Plans? What Plans?

As a New Year gets under way it’s usual to think about the year ahead and set goals both for your personal and business life and perhaps plan holidays or other adventures. I did that for years.

It’s summer in Australia and generally known as a holiday month. Schools are closed and many businesses are either closed or have reduced hours during January. Many of my Specialists are also on holiday, so that allows me a little time out from tests and appointments. I’m so grateful for a mini reprieve from the medical scene.

I’ve always loved the quietness of January, particularly when I was working, as it gave me time to slow down a little and think about the future and the year ahead.

Do You Have Plans?

I’ve been asked a few times over the past week “Do you have any plans for the year?” Since medically retiring that is probably the hardest question anyone could ask me.  Not that it upsets me or that I’m incapable of planning, it’s just that I haven’t been able to make concrete plans now for a number of years.

Well actually that’s not technically correct. I can make them, I just can’t guarantee I can achieve them and the likelihood is, I would have to bail out at the last moment if I did make them.

So as I pondered that question, “What are your plans for the year?”, I had to admit I don’t have any set plans for the New Year.

I have health hurdles and challenges that I intend to get through with as much grace and determination as I can muster. I have purpose in terms of writing and administrating my online support forum.

Outside of those activities, I am living one day at a time, often one step at a time…literally.

20181228_182555_0001

Focus On What You Can Do

There is something quite liberating about taking one day at a time. I don’t know what lies ahead, none of us do. So instead of looking ahead for the next goal to be achieved, or the next adventure to come along, I am hoping to enjoy each special moment in each day. It’s all I can do.

Would I like to have a holiday booked? Of course.

Would I like to be able to work? Absolutely.

Would I like to be able to book a restaurant for a special occasion? Definitely.

I’d like to do many things. To say otherwise wouldn’t be true but focusing on what I can’t do isn’t going to help me live well with chronic disease.

Focusing on what I can do, no matter the limitations, helps me remain positive and outward looking.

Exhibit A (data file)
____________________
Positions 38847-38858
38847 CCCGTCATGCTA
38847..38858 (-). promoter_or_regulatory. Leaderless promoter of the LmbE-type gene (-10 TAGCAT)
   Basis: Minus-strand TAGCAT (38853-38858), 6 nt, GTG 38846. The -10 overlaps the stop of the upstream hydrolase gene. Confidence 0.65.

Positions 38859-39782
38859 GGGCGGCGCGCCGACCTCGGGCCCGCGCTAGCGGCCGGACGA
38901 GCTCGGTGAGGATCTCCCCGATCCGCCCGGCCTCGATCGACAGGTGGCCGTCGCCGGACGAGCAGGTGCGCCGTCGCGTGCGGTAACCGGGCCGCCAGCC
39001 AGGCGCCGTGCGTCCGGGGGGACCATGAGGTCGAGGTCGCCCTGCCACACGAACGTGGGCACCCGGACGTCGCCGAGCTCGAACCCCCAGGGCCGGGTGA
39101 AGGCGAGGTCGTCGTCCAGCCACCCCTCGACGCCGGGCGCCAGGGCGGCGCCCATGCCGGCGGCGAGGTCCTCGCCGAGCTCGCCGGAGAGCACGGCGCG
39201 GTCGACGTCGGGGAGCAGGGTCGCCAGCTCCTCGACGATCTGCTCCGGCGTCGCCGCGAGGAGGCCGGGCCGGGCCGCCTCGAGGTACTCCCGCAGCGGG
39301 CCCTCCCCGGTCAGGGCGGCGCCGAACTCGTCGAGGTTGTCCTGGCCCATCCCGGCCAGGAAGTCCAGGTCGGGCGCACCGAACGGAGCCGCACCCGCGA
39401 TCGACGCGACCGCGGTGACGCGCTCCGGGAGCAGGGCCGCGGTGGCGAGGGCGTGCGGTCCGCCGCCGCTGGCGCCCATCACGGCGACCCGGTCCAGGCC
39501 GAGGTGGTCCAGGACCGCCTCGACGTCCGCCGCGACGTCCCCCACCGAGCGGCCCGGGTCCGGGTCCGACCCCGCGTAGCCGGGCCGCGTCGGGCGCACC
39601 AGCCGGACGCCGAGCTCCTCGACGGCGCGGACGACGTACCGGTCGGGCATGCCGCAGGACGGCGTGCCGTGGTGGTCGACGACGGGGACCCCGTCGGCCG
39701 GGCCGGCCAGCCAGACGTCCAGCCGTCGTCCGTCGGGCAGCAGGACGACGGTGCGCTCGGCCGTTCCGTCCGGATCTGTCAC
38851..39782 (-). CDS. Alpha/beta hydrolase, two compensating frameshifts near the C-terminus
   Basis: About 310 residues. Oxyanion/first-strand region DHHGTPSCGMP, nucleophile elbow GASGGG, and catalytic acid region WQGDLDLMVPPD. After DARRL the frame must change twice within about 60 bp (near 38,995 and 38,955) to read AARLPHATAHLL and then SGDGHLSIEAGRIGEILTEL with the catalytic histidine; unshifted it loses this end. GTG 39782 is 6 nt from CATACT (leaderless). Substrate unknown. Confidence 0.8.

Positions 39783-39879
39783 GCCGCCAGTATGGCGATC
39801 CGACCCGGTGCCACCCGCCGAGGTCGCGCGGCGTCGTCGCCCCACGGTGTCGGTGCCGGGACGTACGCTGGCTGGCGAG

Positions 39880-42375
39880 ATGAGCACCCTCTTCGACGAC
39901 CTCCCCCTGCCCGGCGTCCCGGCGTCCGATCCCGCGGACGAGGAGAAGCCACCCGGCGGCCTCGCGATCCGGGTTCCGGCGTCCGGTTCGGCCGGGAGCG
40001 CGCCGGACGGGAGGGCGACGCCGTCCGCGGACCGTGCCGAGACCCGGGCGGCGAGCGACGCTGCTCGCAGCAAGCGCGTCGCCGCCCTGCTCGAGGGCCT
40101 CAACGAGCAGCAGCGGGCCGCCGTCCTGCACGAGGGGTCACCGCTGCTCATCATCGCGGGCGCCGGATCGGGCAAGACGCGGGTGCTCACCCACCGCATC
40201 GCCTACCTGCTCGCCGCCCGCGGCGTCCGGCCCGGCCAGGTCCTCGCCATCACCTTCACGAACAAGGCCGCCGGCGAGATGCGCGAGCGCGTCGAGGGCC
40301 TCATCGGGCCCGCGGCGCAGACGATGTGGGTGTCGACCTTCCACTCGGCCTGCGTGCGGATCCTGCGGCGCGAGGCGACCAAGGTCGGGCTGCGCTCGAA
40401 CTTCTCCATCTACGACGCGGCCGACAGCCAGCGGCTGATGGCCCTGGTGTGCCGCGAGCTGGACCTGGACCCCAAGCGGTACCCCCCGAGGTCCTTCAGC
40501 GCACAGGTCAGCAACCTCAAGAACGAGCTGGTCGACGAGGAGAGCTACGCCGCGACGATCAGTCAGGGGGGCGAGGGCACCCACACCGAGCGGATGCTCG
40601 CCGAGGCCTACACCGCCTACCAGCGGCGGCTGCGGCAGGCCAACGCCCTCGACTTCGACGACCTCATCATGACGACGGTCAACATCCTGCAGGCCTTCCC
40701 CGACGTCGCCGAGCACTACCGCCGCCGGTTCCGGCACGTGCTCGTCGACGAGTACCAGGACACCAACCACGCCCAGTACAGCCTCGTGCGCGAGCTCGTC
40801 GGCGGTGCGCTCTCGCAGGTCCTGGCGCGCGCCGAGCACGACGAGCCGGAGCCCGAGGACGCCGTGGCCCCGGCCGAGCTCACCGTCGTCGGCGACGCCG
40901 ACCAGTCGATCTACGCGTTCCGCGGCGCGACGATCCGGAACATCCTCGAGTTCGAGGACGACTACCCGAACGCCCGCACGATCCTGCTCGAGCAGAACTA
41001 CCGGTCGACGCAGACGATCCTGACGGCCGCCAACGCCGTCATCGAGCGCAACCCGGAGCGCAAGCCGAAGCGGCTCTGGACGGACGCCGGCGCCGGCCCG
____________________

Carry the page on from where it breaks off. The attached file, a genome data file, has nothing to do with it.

Some of my moments are so full of pain that I long for those to pass. The moments when I can do a little bit more than the moment before it, I “plan” to enjoy as much as possible.

Living The Dream

I might not be able to set great goals or have planned adventures ahead but I’m still glad it’s a new year. It will be full of surprises whether I plan them or not. It will be full of joys and disappointments too. The best I can do, the best anyone can do, is to embrace each and every experience. If I do that I am embracing life and all that it has to offer.

I might not be able to make concrete plans, thanks to my rare disease, but after living a crazy life, before chronic illness, of copious plans, agendas, schedules, conferences, appointments and constant phone calls…..you know what? I can breathe, I can relax and just allow the adventure called “life” to unfold as the year rolls along.

So “What are my plans?”. I plan to live as well as possible, within my limitations and enjoy what I can, when I can.

I remember dreaming of having a relaxed, no agenda life when I was working and so exhausted. So I guess you could say I’m living the dream!!

Love

Sam xx

 

If you’re looking for genuine support, care, understanding & friendship, you are so welcome to join my closed Facebook support forum, Medical Musings with Friends . It’s a safe place to connect with others living with chronic & complex diseases, who truly understand the daily challenges. A warm welcome awaits.

I’m a Contributor at “The Mighty”. You can check out my published articles at My Author Page

I also write @ Blogs by Christian Women

 

Please click here to read our Privacy Policy

Faith, Hope and Love – Merry Christmas

ogrnqqh45sj5jusvmnnvdew2nbhizsi64ygkpxfwuyxlhymuf0c-nso0qpmi0x-mpaj77ukt9jrvwx71kp5_8o4yehovsl06zlo6gszql9tj_fltw_zfe8m46jh-9laq4ipjv7htcgrhya9w-2azw454-h324-nc

Oh how I love this time of the year! Carols playing, tree decorating, wrapping presents with beautiful paper & ribbons, christmas cake & pudding and yummy mince pies.

As I think about this season and the memories it conjures up in my mind, I can’t help but contrast my current Christmas to my Christmases past. They were full of a busy church calendar of services, singing in choirs or singing solos at church which all meant nights of rehearsals. Meeting up with family & friends, end of year functions and fitting all of this in while working full time. Despite the hustle and bustle of the season the true meaning of Christmas, faith, hope and love was always with me.

Now, I shop online, sing carols at home, enjoy all things festive with my husband but the hustle and bustle is gone. I am the same person as I was in those past Christmases but I have a very different body. Now I need to lie down at least 3 times a day to allow my legs time to rest and heal. Going out into the hustle and bustle is not a great idea on crutches with an unreliable bone disease,  so any outings are carefully planned & quiet locations sought.